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November 29, 2005

Wesley Baker gets a defense

I've written about Wesley Baker three times before. He's a murderer on death row in Maryland.

But now he has a defender, the president-elect of the NAACP of Maryland. Writing in Sunday's Post, Elbridge James blames things on the sad facts of Baker's birth, upbringing, and childhood. And, while insisting he does not "excuse" the murder, for which we can all be grateful, James blames the murder on society. I am not making that up.

Nothing can excuse Tyson's murder, and I am not arguing that Baker should be released from prison. He clearly was present during the crime, and he has expressed remorse for his participation.

But Baker is an example of how society fails our youth, particularly our black youth. Maryland's child welfare system was unable or unwilling to protect Baker from abuse and neglect when he was under its care. It was complicit in allowing his young life to be thrown away long before the justice system ruled that Baker should die for his crime.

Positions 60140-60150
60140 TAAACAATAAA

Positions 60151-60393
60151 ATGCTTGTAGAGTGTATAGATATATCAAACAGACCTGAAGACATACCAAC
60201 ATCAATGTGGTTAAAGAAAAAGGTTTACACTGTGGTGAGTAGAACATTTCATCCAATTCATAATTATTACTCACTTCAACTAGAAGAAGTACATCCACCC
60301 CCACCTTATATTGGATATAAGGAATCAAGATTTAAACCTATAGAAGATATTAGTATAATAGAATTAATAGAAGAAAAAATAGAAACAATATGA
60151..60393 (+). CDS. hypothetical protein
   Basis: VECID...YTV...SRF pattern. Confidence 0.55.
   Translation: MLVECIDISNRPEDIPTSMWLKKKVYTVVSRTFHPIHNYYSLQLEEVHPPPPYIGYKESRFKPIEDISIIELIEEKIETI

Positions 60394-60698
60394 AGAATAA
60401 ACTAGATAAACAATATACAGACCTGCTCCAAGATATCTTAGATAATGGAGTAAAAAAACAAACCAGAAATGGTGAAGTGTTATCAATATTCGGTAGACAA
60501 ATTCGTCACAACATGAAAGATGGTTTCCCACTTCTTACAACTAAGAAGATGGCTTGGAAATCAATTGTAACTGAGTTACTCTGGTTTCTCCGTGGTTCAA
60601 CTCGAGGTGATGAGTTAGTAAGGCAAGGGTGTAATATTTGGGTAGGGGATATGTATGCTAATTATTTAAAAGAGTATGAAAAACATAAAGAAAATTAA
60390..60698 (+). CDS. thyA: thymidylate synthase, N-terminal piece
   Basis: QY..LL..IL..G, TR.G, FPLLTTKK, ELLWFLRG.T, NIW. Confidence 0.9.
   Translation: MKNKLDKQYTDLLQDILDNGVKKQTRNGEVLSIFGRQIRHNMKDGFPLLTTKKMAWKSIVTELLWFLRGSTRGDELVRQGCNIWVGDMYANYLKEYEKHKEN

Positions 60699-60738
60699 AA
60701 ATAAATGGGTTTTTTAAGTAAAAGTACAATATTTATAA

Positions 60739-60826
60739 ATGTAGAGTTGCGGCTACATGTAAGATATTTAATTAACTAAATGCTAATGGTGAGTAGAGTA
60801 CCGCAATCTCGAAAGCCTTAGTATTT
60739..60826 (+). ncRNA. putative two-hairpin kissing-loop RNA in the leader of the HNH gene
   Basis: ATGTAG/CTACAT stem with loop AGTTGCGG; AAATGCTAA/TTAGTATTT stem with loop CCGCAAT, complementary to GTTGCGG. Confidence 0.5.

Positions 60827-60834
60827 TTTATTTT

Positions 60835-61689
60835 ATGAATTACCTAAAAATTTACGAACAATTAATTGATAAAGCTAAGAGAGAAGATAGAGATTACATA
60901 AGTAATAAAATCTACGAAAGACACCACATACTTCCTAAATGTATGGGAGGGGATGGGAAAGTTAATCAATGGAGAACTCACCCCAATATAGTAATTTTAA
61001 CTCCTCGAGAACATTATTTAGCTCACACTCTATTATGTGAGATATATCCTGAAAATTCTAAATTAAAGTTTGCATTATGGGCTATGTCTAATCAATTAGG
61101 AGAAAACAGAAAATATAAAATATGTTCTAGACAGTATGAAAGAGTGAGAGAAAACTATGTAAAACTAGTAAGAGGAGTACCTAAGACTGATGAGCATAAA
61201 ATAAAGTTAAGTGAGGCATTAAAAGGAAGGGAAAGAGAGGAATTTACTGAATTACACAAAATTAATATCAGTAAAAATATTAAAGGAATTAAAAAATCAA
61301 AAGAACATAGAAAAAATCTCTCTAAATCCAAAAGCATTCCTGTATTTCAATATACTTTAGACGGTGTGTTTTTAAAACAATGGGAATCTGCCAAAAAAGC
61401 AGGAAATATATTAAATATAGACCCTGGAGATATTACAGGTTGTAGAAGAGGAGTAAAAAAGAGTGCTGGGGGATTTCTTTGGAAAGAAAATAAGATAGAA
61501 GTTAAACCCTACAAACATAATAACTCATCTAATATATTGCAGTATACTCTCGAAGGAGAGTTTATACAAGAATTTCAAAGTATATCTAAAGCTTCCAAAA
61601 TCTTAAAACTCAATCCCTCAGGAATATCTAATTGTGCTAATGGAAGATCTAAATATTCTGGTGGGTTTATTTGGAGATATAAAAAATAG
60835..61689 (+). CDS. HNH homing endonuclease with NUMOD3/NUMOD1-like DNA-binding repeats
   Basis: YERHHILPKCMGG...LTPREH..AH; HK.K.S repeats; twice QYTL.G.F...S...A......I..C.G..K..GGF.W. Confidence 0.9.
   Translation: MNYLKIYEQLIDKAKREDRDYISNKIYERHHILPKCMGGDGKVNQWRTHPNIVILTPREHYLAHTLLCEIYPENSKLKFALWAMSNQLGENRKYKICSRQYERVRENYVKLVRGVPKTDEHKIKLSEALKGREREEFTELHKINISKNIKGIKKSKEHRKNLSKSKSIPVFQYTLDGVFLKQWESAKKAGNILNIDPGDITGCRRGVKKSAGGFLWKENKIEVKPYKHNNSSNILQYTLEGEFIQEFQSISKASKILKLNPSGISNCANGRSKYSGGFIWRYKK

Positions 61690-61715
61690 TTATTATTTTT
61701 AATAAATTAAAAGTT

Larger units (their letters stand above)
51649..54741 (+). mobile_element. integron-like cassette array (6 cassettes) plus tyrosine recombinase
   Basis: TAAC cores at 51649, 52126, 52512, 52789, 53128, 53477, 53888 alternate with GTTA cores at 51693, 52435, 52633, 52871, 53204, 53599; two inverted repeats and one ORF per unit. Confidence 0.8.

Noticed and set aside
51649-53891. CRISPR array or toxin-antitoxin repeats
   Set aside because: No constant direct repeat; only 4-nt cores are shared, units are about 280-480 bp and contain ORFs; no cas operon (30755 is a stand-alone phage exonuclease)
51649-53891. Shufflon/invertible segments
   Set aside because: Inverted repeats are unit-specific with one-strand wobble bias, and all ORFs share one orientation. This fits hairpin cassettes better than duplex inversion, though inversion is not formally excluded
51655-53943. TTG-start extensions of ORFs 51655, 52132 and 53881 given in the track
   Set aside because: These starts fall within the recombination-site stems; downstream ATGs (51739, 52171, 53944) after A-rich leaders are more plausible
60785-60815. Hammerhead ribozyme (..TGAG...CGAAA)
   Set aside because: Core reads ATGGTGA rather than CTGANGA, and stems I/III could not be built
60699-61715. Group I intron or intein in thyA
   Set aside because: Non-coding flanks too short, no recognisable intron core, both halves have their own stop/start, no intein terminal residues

James says that capital punishment is biased in Maryland because different prosecutors seek the penalty to different degrees. But his real argument is that capital punishment is a "bankrupt policy."

To me, Baker's execution instead will underscore Maryland's failure to protect its vulnerable children -- most often black and poor children -- and to stop the cycle of violence that poverty and addiction perpetuate.

The death penalty is a bankrupt policy. It wastes the resources that Maryland desperately needs for education, health care and child care to ensure that other children do not end up like Wesley Baker.
Personally, I'd rather spend money to ensure that other people don't end up like Jane Tyson. Dead.

UPDATE: Fellow Marylander David Wissing, at the Hedgehog Report, notes that Cardinal Keeler has gotten into the act, too.